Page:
Kevin Garnett was a no-show on the court and in the locker room after the Nets bowed out against the Heat Wednesday night. Tired act by a tired man. The Celtics got Garnett’s best in 2007-08 and there would have been no championship without him, but the head-banging and hyper-intensity always has given Garnett a lame excuse for behavior that is just plain selfish and rude most of the time. Time for KG to officially retire before he’s asked to take a fraud-o-meter test. He might fail.


The ads for “Million Dollar Arm’’ make one believe that the search for pitchers in India produced a big league ballplayer. Not true. Two young men were signed by the Pirates in 2008, but one was released after two seasons in the minors, and the other is still kicking around the lower minors.

Please no more leakage about Bruins broken fingers or high ankle sprains. We can accept the Bruins losing a shocker, getting upended by an underdog. But there’s been no dignity around the Black and Gold since the water-gate episode at the end of Game 5 in Boston. One of the great things about the Bruins is that they’ve always been a team of standup guys who don’t make excuses. This is no time to abandon that proud legacy.


Publicists for Charlie Sheen and Dennis Rodman must have prepped Donald Sterling for Anderson Cooper. Meanwhile, NBA owners truly believe they have the power to oust The Donald.

With all that talent, why doesn’t Rutgers win the college football national championship every year?

The Boudreau Shift was cute, quirky, and singular. Three infielders on the right side when Ted Williams came to bat. Now we have shifts for everybody. The analytics geeks have won. If Bill Veeck sent Eddie Gaedel to the plate in 2014, Joe Maddon would have a goofy, stats-backed infield configuration designed to defend against a 3-foot-7-inch righthanded hitter with no professional batting résumé.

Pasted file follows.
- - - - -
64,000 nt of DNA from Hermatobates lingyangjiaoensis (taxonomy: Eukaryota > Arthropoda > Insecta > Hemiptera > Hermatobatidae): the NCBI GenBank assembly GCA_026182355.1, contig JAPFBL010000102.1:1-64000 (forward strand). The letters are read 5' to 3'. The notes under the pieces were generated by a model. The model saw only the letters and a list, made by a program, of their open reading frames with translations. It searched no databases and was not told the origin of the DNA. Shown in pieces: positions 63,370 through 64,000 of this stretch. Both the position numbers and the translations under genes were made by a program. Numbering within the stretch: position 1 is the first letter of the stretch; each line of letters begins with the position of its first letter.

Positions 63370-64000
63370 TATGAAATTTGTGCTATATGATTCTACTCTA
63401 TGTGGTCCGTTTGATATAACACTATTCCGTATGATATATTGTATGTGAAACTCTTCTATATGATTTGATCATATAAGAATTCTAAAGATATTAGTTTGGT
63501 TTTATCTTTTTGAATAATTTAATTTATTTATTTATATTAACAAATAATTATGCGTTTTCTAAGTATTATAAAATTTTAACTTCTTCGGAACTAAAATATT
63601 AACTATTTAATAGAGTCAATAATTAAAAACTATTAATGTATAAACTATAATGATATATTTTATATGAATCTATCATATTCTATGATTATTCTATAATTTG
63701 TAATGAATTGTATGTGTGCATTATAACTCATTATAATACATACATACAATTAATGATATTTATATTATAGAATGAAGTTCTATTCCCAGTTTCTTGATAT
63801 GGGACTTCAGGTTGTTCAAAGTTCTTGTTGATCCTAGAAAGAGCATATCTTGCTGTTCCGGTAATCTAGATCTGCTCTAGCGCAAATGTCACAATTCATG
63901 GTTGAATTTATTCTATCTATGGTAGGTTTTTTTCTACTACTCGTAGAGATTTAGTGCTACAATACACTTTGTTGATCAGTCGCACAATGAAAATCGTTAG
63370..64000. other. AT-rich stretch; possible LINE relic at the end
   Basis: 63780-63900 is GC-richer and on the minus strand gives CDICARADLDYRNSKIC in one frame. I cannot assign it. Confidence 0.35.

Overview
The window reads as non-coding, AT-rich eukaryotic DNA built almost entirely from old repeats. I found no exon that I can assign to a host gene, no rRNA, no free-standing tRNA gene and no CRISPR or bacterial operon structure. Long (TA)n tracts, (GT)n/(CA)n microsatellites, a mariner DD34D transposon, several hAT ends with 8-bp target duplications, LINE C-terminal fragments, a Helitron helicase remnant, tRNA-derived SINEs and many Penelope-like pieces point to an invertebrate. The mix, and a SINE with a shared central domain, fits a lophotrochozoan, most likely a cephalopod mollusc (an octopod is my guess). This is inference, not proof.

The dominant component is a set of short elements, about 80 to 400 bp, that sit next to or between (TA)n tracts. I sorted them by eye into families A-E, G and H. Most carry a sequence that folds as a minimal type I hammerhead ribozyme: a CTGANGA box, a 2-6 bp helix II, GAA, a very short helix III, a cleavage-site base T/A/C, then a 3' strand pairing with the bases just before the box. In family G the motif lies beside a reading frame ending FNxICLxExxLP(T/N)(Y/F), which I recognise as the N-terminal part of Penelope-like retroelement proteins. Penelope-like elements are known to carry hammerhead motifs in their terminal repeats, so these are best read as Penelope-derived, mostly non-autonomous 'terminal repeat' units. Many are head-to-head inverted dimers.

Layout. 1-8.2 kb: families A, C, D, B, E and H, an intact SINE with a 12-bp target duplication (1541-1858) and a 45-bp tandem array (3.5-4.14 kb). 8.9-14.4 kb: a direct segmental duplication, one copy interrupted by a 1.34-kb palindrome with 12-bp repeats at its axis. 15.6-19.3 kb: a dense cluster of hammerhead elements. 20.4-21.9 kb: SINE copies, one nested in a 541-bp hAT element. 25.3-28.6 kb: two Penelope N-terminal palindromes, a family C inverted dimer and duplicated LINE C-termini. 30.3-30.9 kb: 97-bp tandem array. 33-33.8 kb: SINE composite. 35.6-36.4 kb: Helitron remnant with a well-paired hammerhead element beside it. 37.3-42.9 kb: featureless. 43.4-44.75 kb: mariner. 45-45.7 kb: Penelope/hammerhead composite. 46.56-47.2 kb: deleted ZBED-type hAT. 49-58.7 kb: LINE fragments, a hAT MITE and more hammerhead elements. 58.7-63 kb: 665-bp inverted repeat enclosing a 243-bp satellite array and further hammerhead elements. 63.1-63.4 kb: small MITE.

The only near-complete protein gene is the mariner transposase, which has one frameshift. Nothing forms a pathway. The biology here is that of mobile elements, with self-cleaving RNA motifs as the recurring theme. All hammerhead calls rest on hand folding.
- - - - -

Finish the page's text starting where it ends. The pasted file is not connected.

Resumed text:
Maybe by June 24 Bruins fans will care about the Vezina, Norris, and Selke presentations in Vegas.

Former Red Sox pitcher John Trautwein, who created the Will-to-Live Foundation after his son’s suicide, will be the keynote speaker at the Boston Public Library May 29 at 3 p.m. for the launch of the Boston Public Schools’ “Comprehensive Behavioral Health Model” addressing students’ behavioral and mental health. For information on the Will-to-Live Foundation, contact Trautwein at johnt@will-to-live.org

Congratulations to Northeastern baseball coach Neil McPhee, who is retired after coaching the Huskies for 29 years. Congrats also to Newton North baseball coach Joe Siciliano, who just notched his 300th win and has a highly ranked Tigers team readying for the tournament.


Do yourself a favor and pick up a copy of Ian Browne’s “Idiots Revisited.’’ The 2004 Red Sox ride is still the best of all championships and Browne has gathered the old gang to tell us what was really going on during that biblical run.

Dan Shaughnessy is a Globe columnist. He can be reached at dshaughnessy@globe.com. Follow him on Twitter @Dan_Shaughnessy